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President, International AIDS Society
Dean, Faculty of Medicine
Professor of Medicine and Infectious Diseases
University of Malaya
Kuala Lumpur, Malaysia
Adjunct Associate Professor of Medicine
New Haven, Connecticut
Adeeba Kamarulzaman, MBBS, FRACP, FASc, has no disclosures to report within the past 24 months. She discloses that she has previously received financial or material support from Sanofi and consulting fees from Zuellig-Pharma.
In the 40 years since the first reported cases of AIDS, nearly 35 million people have died from AIDS-related causes.
Today, thanks to scientific inquiry, a positive HIV test no longer means fear and despair. A mother with HIV can give birth without passing it on to her child, and an undetectable viral load is untransmittable between partners. Each year, our treatment and prevention efforts improve. And each year, we continue to unlock the mysteries of how HIV interacts with the human body.
Beginning July 18, the International AIDS Society (IAS) will host the first virtual convening of the IAS Conference on HIV Science, as another pandemic prevents many of us from meeting in-person to share the latest breakthroughs in science, medicine, health policy, and program implementation.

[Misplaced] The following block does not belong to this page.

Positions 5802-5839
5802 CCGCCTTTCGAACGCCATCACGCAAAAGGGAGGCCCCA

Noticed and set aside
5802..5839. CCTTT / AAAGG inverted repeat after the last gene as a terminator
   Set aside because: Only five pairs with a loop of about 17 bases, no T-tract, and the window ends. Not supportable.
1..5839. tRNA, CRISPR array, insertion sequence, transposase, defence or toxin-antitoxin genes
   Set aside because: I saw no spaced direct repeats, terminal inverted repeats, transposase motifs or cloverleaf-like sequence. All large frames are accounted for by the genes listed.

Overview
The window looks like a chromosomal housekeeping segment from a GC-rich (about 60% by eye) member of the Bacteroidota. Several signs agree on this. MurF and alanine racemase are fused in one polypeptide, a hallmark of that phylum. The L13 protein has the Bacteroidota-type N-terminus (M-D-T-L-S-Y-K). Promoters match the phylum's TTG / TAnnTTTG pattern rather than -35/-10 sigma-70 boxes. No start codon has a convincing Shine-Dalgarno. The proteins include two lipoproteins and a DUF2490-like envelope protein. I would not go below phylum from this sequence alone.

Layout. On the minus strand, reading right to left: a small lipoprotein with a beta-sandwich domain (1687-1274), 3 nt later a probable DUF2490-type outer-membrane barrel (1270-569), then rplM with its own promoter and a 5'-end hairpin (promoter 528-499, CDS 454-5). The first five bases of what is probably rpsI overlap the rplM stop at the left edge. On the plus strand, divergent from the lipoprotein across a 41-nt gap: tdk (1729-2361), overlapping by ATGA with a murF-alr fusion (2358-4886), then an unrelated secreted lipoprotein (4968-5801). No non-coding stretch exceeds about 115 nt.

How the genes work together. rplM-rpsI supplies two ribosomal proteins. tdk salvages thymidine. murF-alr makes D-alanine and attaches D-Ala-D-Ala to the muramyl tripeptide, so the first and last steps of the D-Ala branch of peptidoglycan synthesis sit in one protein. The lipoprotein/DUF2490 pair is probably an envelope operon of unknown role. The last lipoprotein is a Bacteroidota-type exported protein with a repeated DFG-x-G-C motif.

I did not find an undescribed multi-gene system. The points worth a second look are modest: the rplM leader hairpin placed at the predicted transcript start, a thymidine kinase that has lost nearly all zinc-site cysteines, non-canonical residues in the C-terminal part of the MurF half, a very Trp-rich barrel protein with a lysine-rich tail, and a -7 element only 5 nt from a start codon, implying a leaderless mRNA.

Despite the challenges of COVID-19 lockdowns, curfews, and supply disruptions, we have planned a robust scientific program. Highlights include advancements in the search for an HIV cure, analysis of the impact of COVID-19 on the global HIV response, and the specific obstacles faced by women and girls.
Key highlights to expect at the 11th IAS Conference on HIV Science (IAS 2021) include the following:
Another theme emerging from the science is innovative new tools. Studies examining the safety and effectiveness of new technology include the following:
We are thrilled to see that HIV research has not been completely brushed aside during the COVID-19 pandemic. Just as 40 years of HIV experience informed the COVID-19 response, the scientific breakthroughs and political will achieved in that response must now propel our efforts to end HIV.
Our focus as we head into IAS 2021 is to keep this momentum going. We now have new opportunities to adapt and enhance COVID-19 approaches and sustain global attention and commitment to prioritizing public health. We hope you will attend the conference and put important new data in HIV science to work in your practice.